A Web-based diabetes care management support system

Jt Comm J Qual Improv. 2001 Apr;27(4):179-90. doi: 10.1016/s1070-3241(01)27016-3.


Background: Because of the often asymptomatic nature of diabetes and the long period between sustained hyperglycemia and observable complications, appropriate diabetes care relies on a long-term program of secondary prevention. Yet routine monitoring and screening among patients with diabetes is less than optimal. To support the provision of routine care to patients with diabetes, the Center for Health Services Research, Henry Ford Health System (Detroit), developed a Web-based Diabetes Care Management Support System (DCMSS). A nonrandomized, longitudinal study was conducted (January 1, 1998-October 31, 1999) with 13,325 health maintenance organization patients with diabetes who were aligned to 190 primary care providers practicing in 31 primary care clinics.

Results: Three DCMSS features--clinical practice guidelines, patient registries, and performance reports--were made available via a corporate intranet within an existing electronic medical record. The effect of DCMSS usage frequency was evaluated on the likelihood of a patient's receipt of glycated hemoglobin testing, lipid profile testing, and retinal examinations. Logistic regression models controlling for patient sociodemographic and clinical characteristics, and the testing history of the patient, the primary care physician, and the primary care clinic, were fit using generalized estimating equation methods. The more often a physician used DCMSS, the more likely his or her patients were to receive lipid profile testing (OR [odds ratio] = 1.01, 95% CI [confidence interval] = 1.01-1.02). Compared with patients of physicians who never used the system, patients of physicians who initiated 12 sessions were an estimated 19% more likely (95% CI = 7%-33%) to receive lipid profile testing. The analyses also suggested that the likelihood of a patient receiving a retinal exam was associated with system usage (OR = 1.01, 95% CI = 1.01-1.01). No relationship was found between system use and glycated hemoglobin testing.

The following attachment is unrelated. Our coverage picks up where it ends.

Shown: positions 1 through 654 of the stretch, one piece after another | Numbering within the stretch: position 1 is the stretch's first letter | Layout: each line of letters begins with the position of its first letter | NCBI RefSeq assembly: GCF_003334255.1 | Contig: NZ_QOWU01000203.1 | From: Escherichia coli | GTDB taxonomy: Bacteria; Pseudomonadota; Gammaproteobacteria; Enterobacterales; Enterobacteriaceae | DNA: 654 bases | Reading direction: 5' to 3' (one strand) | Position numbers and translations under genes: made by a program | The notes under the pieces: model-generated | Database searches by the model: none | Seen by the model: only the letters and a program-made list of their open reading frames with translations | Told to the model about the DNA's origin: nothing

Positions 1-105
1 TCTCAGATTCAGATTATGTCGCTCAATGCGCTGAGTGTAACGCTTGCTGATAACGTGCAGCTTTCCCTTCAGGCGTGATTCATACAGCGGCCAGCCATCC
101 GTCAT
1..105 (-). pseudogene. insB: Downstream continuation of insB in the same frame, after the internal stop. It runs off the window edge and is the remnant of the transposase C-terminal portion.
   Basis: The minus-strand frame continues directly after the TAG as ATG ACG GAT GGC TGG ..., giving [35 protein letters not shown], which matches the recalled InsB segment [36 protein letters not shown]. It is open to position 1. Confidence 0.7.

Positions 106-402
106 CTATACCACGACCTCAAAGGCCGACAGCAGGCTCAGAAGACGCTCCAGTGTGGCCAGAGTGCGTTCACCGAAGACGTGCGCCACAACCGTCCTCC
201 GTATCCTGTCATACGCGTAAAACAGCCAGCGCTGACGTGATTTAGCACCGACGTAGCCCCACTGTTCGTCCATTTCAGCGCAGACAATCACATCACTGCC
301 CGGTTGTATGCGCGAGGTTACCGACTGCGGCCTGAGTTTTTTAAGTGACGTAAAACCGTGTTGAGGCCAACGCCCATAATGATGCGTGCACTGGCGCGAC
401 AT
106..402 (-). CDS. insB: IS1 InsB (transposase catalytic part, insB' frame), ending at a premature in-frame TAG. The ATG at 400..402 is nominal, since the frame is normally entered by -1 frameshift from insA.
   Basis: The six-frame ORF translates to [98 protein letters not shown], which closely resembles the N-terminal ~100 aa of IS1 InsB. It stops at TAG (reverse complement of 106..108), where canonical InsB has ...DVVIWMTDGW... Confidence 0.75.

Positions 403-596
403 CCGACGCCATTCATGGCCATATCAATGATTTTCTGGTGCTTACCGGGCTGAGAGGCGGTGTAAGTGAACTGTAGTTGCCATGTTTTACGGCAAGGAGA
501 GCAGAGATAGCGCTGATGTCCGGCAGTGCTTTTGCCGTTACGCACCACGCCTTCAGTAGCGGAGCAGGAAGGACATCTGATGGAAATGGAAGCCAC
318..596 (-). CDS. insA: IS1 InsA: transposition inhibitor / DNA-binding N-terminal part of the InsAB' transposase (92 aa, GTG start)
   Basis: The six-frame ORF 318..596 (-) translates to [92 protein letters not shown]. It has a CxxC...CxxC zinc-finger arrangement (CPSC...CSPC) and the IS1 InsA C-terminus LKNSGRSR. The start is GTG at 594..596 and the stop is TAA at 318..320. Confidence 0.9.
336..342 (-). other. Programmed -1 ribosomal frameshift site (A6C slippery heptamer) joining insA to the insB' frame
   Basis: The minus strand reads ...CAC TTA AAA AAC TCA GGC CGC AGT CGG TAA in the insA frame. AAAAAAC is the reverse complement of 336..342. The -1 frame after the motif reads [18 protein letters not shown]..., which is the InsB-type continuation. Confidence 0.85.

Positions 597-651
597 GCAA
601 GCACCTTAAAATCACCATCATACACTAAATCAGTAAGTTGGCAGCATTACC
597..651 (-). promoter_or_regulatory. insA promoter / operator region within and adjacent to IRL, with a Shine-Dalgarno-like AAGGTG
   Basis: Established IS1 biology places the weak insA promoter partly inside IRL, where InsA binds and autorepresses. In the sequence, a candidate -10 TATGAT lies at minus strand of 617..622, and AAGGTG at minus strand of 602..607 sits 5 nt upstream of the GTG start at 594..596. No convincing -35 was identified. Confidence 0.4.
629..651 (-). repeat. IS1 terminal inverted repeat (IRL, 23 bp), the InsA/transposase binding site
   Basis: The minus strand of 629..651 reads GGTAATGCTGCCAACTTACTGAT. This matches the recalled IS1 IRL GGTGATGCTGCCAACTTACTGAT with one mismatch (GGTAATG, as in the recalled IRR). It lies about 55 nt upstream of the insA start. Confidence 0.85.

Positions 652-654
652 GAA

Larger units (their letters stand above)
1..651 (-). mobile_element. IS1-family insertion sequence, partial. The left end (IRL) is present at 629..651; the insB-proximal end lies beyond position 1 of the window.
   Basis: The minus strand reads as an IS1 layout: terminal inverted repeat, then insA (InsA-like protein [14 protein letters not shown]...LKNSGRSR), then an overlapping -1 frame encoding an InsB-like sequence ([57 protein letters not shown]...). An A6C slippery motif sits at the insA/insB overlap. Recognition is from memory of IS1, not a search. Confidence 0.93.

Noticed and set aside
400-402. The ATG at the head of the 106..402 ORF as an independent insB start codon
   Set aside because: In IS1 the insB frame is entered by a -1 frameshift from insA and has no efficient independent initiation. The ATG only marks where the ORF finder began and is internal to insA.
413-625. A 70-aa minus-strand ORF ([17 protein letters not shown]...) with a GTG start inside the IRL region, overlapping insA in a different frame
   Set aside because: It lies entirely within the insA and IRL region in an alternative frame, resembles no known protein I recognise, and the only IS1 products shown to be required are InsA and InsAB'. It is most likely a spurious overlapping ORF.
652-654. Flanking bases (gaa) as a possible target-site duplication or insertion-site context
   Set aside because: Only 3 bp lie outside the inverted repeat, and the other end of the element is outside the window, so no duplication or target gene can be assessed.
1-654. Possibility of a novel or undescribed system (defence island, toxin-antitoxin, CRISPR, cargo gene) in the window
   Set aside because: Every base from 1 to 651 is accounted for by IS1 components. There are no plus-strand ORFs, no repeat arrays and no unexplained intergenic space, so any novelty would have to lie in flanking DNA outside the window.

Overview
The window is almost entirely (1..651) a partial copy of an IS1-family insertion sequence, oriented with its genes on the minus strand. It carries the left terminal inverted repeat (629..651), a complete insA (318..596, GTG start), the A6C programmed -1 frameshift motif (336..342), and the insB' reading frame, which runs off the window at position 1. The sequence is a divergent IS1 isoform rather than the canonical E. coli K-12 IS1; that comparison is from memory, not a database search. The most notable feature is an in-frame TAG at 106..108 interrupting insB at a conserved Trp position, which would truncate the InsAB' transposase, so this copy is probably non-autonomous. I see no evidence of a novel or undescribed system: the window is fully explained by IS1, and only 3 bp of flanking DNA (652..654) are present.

Conclusions: Computerized systems of clinical practice guidelines, patient registries, and performance feedback may help improve the rate of routine testing among patients with diabetes.

Publication types

  • Clinical Trial

MeSH terms

  • Adult
  • Aged
  • Cholesterol, LDL / blood
  • Diabetes Mellitus / blood
  • Diabetes Mellitus / drug therapy
  • Diabetes Mellitus / therapy*
  • Disease Management*
  • Female
  • Glycated Hemoglobin A / analysis
  • Health Maintenance Organizations / organization & administration*
  • Humans
  • Hypoglycemic Agents / administration & dosage
  • Insulin / administration & dosage
  • Internet*
  • Longitudinal Studies
  • Male
  • Management Audit
  • Michigan
  • Middle Aged
  • Practice Guidelines as Topic
  • Registries
  • Self Care*


  • Cholesterol, LDL
  • Glycated Hemoglobin A
  • Hypoglycemic Agents
  • Insulin